Screenings are needed for hundreds of millions of people worldwide
- Over 35 million patients with diabetes in North America require annual exams yet only about 50% are ever seen by an eye doctor!
- Inadequate number of eye care providers currently providing eye care services to patients (they may or may not provide screening for diabetes)
- Current eyecare providers globally:
(Only 210,730 Ophthalmologists / 250,000 Optometrists)
- Limited patient access
- Inappropriate costly use of specialists
- Current eyecare providers globally:
- Additional screenings now needed for COVID-19 pandemic patients
2019 update: 463 million adults worldwide with diabetes
2045 projection: 700 million adults worldwide with 334 million in the Asia/Pacific region
— The International Diabetes Federation (2019)
MASS DIABETIC SCREENING ACROSS ALL MEDICAL DISCIPLINES:
With an affordable system without dilation of the pupil, there is tremendous potential to screen millions of individuals globally for diabetic retinopathy.
Although no organization keeps global statistics for HC workers, the 2006 World Health Report (WHO) conservatively estimated the global healthcare workforce at 59 million workers. Current projections from the WHO estimate a creation of 40 million new healthcare workers by 2030 in upper-middle and high-income countries. Healthcare worker jobs for low-income countries are also estimated to increase.
Potential customers include:
- Ophthalmologists, Optometrists, Retinal Specialists
- Any medical specialty (Primary Care, GP, Pediatrician, Internal Medicine, OBGYN, ENT, and others)
- Hospitals, Clinics and Outpatient Surgery Centers
- Community Care, Urgent Care Centers, and Emergency Rooms
- Assisted Living
- Military: Clinics, Hospitals, and Family Care Centers
- Schools and Community Centers
Significant Unmet Clinical Need:
A problem with diagnosing diabetic retinopathy and maculopathy is that they typically begin at the periphery of the retina, which is difficult to see, and then works its way towards the center of the retina, at which point it can be too late and blindness can set in. Physicians often use microscope-like devices with or without an attached camera that have a fixed field-of-view (typically between 20-50 degrees) to try to diagnose diabetic retinopathy.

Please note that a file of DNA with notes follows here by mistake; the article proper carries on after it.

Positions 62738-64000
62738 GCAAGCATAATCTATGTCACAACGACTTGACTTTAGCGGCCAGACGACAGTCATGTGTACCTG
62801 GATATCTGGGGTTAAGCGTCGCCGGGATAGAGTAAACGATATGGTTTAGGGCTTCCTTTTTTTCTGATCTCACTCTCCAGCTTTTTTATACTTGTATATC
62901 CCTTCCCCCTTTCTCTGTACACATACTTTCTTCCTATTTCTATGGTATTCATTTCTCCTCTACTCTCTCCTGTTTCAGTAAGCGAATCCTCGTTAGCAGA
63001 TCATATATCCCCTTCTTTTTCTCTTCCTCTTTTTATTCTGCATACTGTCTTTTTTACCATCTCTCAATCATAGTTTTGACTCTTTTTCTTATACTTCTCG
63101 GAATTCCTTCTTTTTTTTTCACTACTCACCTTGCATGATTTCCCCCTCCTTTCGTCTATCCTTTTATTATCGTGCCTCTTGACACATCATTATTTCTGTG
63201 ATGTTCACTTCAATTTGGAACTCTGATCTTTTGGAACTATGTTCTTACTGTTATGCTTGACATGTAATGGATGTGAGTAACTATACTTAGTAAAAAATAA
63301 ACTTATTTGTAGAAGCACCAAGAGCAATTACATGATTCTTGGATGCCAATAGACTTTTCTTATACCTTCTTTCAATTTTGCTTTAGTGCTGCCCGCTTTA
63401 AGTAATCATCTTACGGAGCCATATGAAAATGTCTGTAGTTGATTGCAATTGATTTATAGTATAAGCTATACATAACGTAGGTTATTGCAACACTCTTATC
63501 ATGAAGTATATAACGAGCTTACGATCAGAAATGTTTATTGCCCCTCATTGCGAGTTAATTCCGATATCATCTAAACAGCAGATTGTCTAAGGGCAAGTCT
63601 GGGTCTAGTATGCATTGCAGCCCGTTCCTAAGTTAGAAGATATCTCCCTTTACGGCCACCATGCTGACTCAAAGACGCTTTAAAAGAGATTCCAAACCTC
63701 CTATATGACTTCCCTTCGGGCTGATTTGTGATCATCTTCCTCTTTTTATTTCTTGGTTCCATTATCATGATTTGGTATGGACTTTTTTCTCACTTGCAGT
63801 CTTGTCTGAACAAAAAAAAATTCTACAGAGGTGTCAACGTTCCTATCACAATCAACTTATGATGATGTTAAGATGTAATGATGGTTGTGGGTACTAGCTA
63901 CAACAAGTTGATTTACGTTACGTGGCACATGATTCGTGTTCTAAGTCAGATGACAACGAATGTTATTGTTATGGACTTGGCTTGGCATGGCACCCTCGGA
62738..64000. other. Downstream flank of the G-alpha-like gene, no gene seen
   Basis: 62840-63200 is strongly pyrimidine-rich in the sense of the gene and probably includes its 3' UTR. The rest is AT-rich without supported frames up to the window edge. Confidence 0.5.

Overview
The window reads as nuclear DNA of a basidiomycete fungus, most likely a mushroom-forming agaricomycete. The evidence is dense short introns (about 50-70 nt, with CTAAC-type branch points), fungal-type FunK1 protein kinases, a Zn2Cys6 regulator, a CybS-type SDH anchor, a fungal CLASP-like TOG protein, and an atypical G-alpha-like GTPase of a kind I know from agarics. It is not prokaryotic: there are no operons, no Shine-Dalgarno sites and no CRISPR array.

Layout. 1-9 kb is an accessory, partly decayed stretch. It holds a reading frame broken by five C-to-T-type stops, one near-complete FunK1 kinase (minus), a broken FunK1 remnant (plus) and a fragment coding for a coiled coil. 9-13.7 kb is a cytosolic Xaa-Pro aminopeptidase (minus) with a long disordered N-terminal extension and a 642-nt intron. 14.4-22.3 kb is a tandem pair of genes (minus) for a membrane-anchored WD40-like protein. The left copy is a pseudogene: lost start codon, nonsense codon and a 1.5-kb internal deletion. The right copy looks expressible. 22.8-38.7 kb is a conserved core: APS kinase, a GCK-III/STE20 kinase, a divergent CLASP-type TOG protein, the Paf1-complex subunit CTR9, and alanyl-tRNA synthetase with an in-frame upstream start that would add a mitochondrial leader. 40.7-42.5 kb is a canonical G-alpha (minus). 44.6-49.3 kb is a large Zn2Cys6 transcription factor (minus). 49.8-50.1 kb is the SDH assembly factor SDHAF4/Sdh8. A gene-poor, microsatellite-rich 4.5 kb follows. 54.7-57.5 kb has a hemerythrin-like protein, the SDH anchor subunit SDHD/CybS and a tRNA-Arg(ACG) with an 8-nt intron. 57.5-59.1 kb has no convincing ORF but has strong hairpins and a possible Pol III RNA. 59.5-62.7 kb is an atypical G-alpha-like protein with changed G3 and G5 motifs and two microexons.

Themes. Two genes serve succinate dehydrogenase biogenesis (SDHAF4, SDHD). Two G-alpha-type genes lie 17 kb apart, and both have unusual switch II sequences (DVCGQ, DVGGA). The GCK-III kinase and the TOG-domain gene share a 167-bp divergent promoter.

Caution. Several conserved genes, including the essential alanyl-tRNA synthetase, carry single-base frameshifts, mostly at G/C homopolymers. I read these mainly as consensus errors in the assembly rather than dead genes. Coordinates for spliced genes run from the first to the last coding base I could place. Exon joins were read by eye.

However, such examination sometimes does not reveal signs of retinopathy present at the periphery of the retina because of the limited field-of-view. In order to see the periphery of the retina, it is desirable to increase the field of view in order to diagnose the earliest changes in diabetes.
In addition, dilating the pupils of diabetic patients is considered risky, because the dilated pupil may not properly constrict and resume normal function and may precipitate an attack of narrow-angle glaucoma in patients who may or may not know they have it. It is harder to look through a 2 mm pupil than a dilated one, however, up until now the technology was not available. The normal pupil size in adults varies from 2 to 4 mm in diameter in bright light to 4 to 8 mm in the dark.
- retinopathy (a degenerative disease of the retina) is one of the most common effects of diabetes
- left untreated, diabetic retinopathy, and maculopathy can lead to permanent blindness
- current diagnostics sometimes do not reveal early signs of retinopathy at the periphery of the retina because of their limited field-of-view
- dilating the pupils (used with current diagnostics) of diabetic patients is considered risky, because the dilated pupil may not properly constrict and resume normal function afterward
- dilating can precipitate an attack of angle-closure glaucoma
There is a need for a simpler and more affordable device and method that allows for simplified but accurate imaging of a person’s retina to detect symptoms of diabetic retinopathy.
- detected early and treated effectively, retinopathy can be stopped so that vision can be maintained
- early diagnosis is a critical factor in broadening care and prevention
- there is a great unmet need for a simpler and more affordable device and method to detect symptoms early — especially at the periphery of the retina
The RetinalGeniX™ Imaging System is intended to provide the next generation of:
- cost-effective, ultra-wide imaging technologies
- examination of the periphery of the retina, at up to a 200-degree field-of-view
- detection of the early signs of diabetic retinopathy without having to dilate the patient's pupil
- documentation of high-resolution imaging the patient record for future reference